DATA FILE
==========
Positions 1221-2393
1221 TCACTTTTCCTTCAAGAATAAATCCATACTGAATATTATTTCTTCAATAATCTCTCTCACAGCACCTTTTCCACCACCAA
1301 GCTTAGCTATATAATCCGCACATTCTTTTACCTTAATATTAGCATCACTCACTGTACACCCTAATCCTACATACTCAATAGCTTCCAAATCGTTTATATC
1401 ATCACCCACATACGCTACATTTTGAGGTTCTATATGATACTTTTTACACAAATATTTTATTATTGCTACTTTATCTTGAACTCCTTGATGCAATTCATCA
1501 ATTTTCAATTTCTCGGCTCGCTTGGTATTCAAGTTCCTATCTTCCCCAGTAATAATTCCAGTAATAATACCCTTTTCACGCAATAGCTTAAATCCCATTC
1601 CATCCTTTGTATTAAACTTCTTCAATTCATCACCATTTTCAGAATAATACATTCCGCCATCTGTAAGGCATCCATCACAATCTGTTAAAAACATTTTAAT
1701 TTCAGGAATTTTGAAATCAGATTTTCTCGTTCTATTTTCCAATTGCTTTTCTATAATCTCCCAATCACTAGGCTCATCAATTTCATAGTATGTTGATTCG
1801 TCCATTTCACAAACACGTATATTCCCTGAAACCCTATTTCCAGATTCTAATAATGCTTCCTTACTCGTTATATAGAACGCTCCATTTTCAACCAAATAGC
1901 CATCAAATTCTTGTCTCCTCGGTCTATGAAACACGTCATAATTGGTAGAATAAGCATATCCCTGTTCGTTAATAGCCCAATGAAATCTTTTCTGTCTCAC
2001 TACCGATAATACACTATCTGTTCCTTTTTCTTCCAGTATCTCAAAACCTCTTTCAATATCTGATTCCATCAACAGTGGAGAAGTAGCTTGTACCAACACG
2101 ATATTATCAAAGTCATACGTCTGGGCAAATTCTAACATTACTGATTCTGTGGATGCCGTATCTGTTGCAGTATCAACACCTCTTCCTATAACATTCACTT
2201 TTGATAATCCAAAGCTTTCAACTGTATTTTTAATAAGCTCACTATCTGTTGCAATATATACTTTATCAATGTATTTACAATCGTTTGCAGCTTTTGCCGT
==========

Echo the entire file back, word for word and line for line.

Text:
Positions 1221-2393
1221 TCACTTTTCCTTCAAGAATAAATCCATACTGAATATTATTTCTTCAATAATCTCTCTCACAGCACCTTTTCCACCACCAA
1301 GCTTAGCTATATAATCCGCACATTCTTTTACCTTAATATTAGCATCACTCACTGTACACCCTAATCCTACATACTCAATAGCTTCCAAATCGTTTATATC
1401 ATCACCCACATACGCTACATTTTGAGGTTCTATATGATACTTTTTACACAAATATTTTATTATTGCTACTTTATCTTGAACTCCTTGATGCAATTCATCA
1501 ATTTTCAATTTCTCGGCTCGCTTGGTATTCAAGTTCCTATCTTCCCCAGTAATAATTCCAGTAATAATACCCTTTTCACGCAATAGCTTAAATCCCATTC
1601 CATCCTTTGTATTAAACTTCTTCAATTCATCACCATTTTCAGAATAATACATTCCGCCATCTGTAAGGCATCCATCACAATCTGTTAAAAACATTTTAAT
1701 TTCAGGAATTTTGAAATCAGATTTTCTCGTTCTATTTTCCAATTGCTTTTCTATAATCTCCCAATCACTAGGCTCATCAATTTCATAGTATGTTGATTCG
1801 TCCATTTCACAAACACGTATATTCCCTGAAACCCTATTTCCAGATTCTAATAATGCTTCCTTACTCGTTATATAGAACGCTCCATTTTCAACCAAATAGC
1901 CATCAAATTCTTGTCTCCTCGGTCTATGAAACACGTCATAATTGGTAGAATAAGCATATCCCTGTTCGTTAATAGCCCAATGAAATCTTTTCTGTCTCAC
2001 TACCGATAATACACTATCTGTTCCTTTTTCTTCCAGTATCTCAAAACCTCTTTCAATATCTGATTCCATCAACAGTGGAGAAGTAGCTTGTACCAACACG
2101 ATATTATCAAAGTCATACGTCTGGGCAAATTCTAACATTACTGATTCTGTGGATGCCGTATCTGTTGCAGTATCAACACCTCTTCCTATAACATTCACTT
2201 TTGATAATCCAAAGCTTTCAACTGTATTTTTAATAAGCTCACTATCTGTTGCAATATATACTTTATCAATGTATTTACAATCGTTTGCAGCTTTTGCCGT